The following was previously published in an earlier edition of Media Insider:
Marketing and advertising are sorely in need of innovation. Digital disruptions and changes in consumer behavior have turned upside down so many of the marketing and advertising practices of that past. Brands and retailers know that they can’t drive growth -- certainly not predictably and profitably -- unless they innovate across all of their commercial communications.
Old models won’t get them there, and shareholders and public markets are not showing a lot of patience. Just look at the showdown P&G faced at its annual meeting last week from activist investors.
What will drive this necessary innovation? Should you start with making it a clear priority, then seek out best practices from across the industry? Many brands have already hired consultants. Many companies now have internal think tanks, run “innovation labs,” attend industry conferences, go to Burning Man, replace cubicles with WeWork-like spaces, and hire newly minted MBAs, new-age-thinking liberal arts grads or millennials.
Any or all of these might lead to some positive results. But after working in the marketing and advertising industry for the past 25 years, I can safely say that -- without question -- these would not be the fastest and most certain paths to driving true innovation. Marketers, if innovation is what you seek, bring on the engineers!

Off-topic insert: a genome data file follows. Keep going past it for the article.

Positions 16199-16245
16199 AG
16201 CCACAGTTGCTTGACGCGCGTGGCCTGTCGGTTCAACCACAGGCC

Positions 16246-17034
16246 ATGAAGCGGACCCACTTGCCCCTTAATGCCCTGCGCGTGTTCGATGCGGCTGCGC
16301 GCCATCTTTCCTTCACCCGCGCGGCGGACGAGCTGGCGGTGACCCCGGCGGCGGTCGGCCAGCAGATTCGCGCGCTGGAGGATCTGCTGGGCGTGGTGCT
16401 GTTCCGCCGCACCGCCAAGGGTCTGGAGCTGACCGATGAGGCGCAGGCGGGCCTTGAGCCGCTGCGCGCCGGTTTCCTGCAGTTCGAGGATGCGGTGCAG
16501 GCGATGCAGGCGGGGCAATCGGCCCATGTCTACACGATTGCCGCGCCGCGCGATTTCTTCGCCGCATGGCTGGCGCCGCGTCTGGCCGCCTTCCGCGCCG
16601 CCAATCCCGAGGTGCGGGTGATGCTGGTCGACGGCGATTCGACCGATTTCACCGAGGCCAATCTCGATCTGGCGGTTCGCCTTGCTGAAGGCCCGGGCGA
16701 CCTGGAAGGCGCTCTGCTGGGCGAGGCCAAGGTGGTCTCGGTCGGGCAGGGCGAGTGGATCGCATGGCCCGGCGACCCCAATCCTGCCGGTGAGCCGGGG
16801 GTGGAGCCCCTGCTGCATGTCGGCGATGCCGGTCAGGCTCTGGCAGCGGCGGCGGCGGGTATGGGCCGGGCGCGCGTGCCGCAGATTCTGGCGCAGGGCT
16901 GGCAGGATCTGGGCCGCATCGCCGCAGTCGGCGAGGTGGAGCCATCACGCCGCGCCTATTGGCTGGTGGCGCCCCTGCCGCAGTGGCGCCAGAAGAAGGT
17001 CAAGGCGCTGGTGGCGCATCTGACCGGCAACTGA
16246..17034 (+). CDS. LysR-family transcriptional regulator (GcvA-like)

As a group, the most creative thinkers and doers that I have worked with have been engineers. Yes, engineers.
There's a reason that Silicon Valley has driven so much innovation in the Internet era and the people that have delivered the best solutions have been engineers. (And I write this as a digital entrepreneur who is proud of his liberal arts education.)
I think that I’m innovative, but I’m no match for engineers when it comes to truly creating and delivering effective solutions into the marketplace. To the extent that my companies have had success in the marketplace, it’s because I’ve become pretty good at listening and talking to engineers -- and, hopefully, learning how to keep out of their way. I’m still working on that one, though.
Handing over the reins of their future is not something most marketers are comfortable with. Many aren’t that comfortable dealing directly with engineers. Many don’t take the time to learn how the systems they build work. Way too many rely on other people to “translate” for them when it comes to dealing with engineers.
That won’t work anymore. Technology is where innovation is happening now. Engineers are the ones innovating technology. If a marketer can’t communicate, manage and fully engage with engineers directly and truly understand what they’re building and why and what decisions and trade-offs they are making in building it, they will lose.
Many marketers assume that because engineers speak technical language that they don’t understand, they are left-brained, expert in science and math, and are not “creative.” Having employed hundreds of engineers over the past 20 years, that has not been my experience. Quite the opposite, in fact. My experience has been that people who pursue engineering as a career tend to be some of the most dynamic and creative thinkers I’ve ever seen. I’ve found more of them to be musicians, poets, writers and artists.Want innovation? Bring on the engineers. If you don't, you’ll be working for engineers sooner than you think.